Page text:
Now that you've read the The Complete Guide to Customer Research Interviews, you know that gathering intelligence from customer interviews, market analysis, online research, win/loss analysis, is critical to developing a strategy that drives product-market fit and growth. But once you have accumulated all your customer and market insights, what do you actually do with it? Here are 5 immediate steps to infuse your strategy with intelligence in practice.
Product leaders know they need to tailor their roadmap to customer demand. They base these decisions on market intelligence from the usual sources:
These sources are important, but are often indirect and lagging information, not to mention other biases. For those that just want to appease their boss, this may be enough. What you release next may or may not be successful, but at least you can show that you based your roadmap on sources. But for those that really care about a product that sells and users love, you need to balance this with more direct and predictive sources of intelligence.
Product and service offerings follow a growth lifecycle:
Once you hit Flatline and Decline, it is very hard to bounce back. Stories of flatlining businesses that suddenly take off again are rare indeed. While there are ways to resuscitate a flatlining business, the ideal is to NEVER GET THERE IN THE FIRST PLACE and instead take the right actions to ensure continuous growth.
"How would you feel if you couldn't use the product anymore?" According to growth hacking pioneer Sean Ellis, this is the question to ask to determine your level of product-market fit. In response, you are looking for at least 40% of your customer base who say they would be "very disappointed". This represents user passion.
As a product leader, you need customer intelligence to plan your strategy. But the customer data you collect from sales is biased. The data you get from market analysts is indirect. Even the data you collect yourself from customer interviews can be artificial, as customers are all too willing to be positive and tell you what you want to hear.
But there is one undeniable source of raw unfiltered customer intelligence that is too often overlooked - the Customer Success team. The Customer Success team gets customers when they are at their most passionate, emotional, even angry. Where there's emotion, there's usually a real pain point. It's rare to find that sort of honesty elsewhere.
A "single-threaded owner" (or "single-threaded leader") is a new role describing a general manager who is 100% focused and 100% accountable to making a company's new initiative succeed. The single threaded owner is given their mandate, which could be anything - invent a new product, launch a new line of business, migrate a company to the cloud - and every day they and their team wake up with one question: "how do I make this initiative succeed?". But in practice, single-threaded owners are given very hard problems to solve. Focus and accountability is a necessary step, but you still have to make your program succeed, from strategy to execution.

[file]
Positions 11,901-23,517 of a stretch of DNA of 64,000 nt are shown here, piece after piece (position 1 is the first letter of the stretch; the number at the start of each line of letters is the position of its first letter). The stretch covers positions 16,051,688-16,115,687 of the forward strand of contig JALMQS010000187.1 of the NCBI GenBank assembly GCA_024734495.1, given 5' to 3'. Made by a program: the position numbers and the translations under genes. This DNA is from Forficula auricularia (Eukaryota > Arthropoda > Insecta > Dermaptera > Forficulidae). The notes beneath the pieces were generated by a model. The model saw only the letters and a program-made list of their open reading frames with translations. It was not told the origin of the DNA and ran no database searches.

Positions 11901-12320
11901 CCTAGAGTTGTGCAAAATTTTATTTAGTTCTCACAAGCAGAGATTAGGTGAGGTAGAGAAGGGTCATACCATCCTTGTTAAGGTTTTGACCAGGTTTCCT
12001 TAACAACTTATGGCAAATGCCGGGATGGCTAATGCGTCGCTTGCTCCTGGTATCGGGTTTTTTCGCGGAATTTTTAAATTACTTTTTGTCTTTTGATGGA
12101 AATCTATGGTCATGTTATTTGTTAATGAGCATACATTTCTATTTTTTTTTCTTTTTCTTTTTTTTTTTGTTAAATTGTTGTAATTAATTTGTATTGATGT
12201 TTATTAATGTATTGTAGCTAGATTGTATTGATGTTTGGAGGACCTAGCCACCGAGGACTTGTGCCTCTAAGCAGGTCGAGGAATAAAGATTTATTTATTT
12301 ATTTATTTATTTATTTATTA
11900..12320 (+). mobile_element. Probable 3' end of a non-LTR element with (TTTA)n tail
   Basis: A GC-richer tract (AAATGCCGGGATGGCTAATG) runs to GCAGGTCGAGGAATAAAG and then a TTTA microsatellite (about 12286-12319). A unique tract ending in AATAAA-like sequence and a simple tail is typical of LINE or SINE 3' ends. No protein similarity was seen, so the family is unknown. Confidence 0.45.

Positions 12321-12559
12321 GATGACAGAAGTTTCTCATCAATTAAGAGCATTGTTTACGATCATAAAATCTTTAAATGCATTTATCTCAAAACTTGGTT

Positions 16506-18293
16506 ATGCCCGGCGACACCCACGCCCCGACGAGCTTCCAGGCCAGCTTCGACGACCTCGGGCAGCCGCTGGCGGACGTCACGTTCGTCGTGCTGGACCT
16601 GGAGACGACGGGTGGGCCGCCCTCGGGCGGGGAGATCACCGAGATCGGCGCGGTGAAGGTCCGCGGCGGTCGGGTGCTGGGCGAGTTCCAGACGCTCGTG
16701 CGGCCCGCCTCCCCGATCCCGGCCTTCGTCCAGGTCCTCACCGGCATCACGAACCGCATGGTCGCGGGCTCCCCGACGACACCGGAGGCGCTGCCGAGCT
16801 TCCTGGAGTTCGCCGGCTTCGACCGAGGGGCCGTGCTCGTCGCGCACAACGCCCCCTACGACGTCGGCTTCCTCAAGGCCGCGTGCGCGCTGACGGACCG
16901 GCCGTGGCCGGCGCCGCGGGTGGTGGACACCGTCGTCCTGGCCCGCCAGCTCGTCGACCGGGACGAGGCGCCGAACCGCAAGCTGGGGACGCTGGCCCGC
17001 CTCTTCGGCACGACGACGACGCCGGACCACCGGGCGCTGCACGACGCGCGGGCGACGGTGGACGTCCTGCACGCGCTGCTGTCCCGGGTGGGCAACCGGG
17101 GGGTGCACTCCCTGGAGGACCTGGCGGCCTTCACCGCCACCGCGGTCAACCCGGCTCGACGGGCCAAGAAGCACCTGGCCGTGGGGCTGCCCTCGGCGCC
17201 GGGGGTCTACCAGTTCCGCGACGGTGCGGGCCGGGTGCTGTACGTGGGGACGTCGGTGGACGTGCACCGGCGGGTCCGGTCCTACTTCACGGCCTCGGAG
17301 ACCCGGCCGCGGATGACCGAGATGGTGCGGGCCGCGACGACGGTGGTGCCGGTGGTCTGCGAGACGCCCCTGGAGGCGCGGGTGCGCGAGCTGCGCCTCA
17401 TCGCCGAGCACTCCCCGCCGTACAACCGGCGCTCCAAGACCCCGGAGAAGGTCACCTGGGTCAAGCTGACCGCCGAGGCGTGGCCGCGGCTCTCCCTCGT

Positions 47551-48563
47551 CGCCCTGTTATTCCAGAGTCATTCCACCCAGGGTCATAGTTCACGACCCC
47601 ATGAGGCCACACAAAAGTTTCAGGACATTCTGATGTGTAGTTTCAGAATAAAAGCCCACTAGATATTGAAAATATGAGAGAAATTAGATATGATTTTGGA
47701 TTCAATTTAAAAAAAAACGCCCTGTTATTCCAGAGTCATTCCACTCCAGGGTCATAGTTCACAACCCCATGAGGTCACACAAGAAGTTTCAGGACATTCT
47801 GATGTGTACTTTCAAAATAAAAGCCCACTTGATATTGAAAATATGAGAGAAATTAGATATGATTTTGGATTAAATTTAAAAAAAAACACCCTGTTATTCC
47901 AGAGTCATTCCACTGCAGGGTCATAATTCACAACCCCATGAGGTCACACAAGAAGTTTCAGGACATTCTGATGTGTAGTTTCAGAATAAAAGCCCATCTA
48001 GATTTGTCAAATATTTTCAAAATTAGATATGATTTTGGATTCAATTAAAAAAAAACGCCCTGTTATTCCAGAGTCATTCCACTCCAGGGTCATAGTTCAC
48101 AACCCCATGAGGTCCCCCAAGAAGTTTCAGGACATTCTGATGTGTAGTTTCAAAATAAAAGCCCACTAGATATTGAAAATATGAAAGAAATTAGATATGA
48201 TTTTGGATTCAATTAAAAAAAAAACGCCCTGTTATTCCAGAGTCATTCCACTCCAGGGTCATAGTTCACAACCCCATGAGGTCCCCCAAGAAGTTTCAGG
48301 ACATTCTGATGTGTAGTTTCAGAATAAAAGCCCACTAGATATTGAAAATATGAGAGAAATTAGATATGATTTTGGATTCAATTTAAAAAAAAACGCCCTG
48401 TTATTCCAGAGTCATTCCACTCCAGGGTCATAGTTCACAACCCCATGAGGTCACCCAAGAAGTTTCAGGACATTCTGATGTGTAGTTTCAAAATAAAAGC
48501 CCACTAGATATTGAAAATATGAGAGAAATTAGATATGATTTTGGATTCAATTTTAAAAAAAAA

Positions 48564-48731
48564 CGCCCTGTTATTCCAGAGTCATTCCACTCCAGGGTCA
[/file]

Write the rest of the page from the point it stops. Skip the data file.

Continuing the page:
As a CIO, if your enterprise relies on solutions that look like something out of the 1990s, it's often because that's exactly what they are. These applications - ERPs and home-grown core operations systems met an immediate business need at the time, then layer upon layer was built on top and entrenched into the foundational processes of the business. Now you are at a catch-22: pressure to modernize to meet the growing digital needs of the enterprise, while at the same time not risking the legacy software that is vital to day-to-day operations.
How do you prioritize legacy transformation as part of a digital transformation roadmap?
Have you ever been involved in a “blue sky” brainstorming session, where teams are encouraged to put aside current constraints and dream up new innovations? In software, this is most common approach to innovation, and if done right, produces some results.
But an article by Uri Neren, founder of The World Database of Innovation initiative, announcing the complete opposite: the number one key to innovation is not the blue sky approach, but an approach involving constraint, scarcity, and closed-world thinking.
SaaS software platforms have had enormous success based on a fundamental principle: motivate users to keep coming back. Recurring usage leads to recurring revenue leads to crazy-high valuations.
In fact, most software attempts to motivate users in some way. But whether the goal is to lose weight, learn Spanish, save for retirement, or just get users to "check in" daily - long-term motivation is hard. You have to develop a habit in users that sticks.